Women's Eagles Sevens: Las Vegas 2017 preview
LAS VEGAS – The HSBC World Rugby Women’s Sevens Series hits Nevada for the first time March 3-4 as HSBC USA Sevens debuts a women’s event at Sam Boyd Stadium.
Formerly held in Houston (2013) and Atlanta (2014-16), the U.S.-hosted leg of the Series will match up with the men’s Series tournament this weekend, opening play Friday and Saturday inside the stadium. The tournament will be played over the course of two days rather than the three-day men’s event, and will be broadcast live to viewers in the United States on The Rugby Channel.
WHAT YOU MISSED
Nearly two months had passed between Emirates Airline Dubai Rugby Sevens, the first leg of the 2016-17 season, and HSBC Sydney7s. The Women’s Eagles Sevens had departed the United Arab Emirates with a disappointing 11th-place standing from two victories in five matches. Even if one of the wins had been at the expense of eventual tournament bronze medalist Russia, the U.S. had not performed to its expected standard.
Kristen Thomas had not yet been available coming off of an injury sustained in May and Head Coach Richie Walker had selected five young athletes without previous Series experience. Using Dubai to give those players Series game time and to gauge where some of the other international programs were just a few months following the Rio 2016 Olympic Summer Games, he knew how to prepare the squad for the Series’ first go-round in Australia.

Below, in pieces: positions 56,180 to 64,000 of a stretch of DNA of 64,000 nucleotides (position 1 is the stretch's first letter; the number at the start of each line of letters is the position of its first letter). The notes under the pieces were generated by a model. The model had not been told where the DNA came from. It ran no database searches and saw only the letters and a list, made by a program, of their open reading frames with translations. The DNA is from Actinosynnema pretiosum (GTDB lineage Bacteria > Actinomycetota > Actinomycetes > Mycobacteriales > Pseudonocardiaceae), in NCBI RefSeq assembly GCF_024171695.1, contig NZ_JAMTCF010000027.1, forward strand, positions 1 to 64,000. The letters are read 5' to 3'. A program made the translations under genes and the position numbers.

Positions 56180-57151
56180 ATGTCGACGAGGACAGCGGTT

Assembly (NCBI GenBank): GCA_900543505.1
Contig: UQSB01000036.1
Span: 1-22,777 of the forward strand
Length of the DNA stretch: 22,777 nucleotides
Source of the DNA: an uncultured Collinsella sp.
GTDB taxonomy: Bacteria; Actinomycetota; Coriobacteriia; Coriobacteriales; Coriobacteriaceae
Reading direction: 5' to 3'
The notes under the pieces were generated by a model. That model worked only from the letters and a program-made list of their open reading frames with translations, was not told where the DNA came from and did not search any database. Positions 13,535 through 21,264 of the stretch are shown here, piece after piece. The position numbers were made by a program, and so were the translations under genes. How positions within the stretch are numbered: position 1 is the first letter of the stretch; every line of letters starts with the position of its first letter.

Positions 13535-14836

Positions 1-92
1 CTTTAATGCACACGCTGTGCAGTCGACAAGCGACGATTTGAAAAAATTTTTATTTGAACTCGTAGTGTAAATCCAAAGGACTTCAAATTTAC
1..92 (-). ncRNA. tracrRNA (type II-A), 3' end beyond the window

Naya Tapper’s brace of tries could not see the Eagles over a composed Russia team to open pool play, but the Eagles came out flying against England to improve their standing in Pool C. Thomas found the try zone after England’s captain had opened the scoring within 60 seconds and Nicole Heavirland brought the Eagles closer at halftime when England extended its advantage. The second half was back and forth and then some, but captain Alev Kelter scored twice in the final minutes to pull out the victory.
Hope Rogers made her impact felt against Spain to ensure the Eagles reached the Cup round, where a slim defeat of Ireland was followed up by a dominant performance against New Zealand for the team’s third Cup Final qualification. A hat-trick performance by Tapper was nullified by a determined Canada in the Final, though the Eagles gained the accolades for improvement in addition to 18 Series standings points to push them into sixth.
WHERE THE EAGLES FLY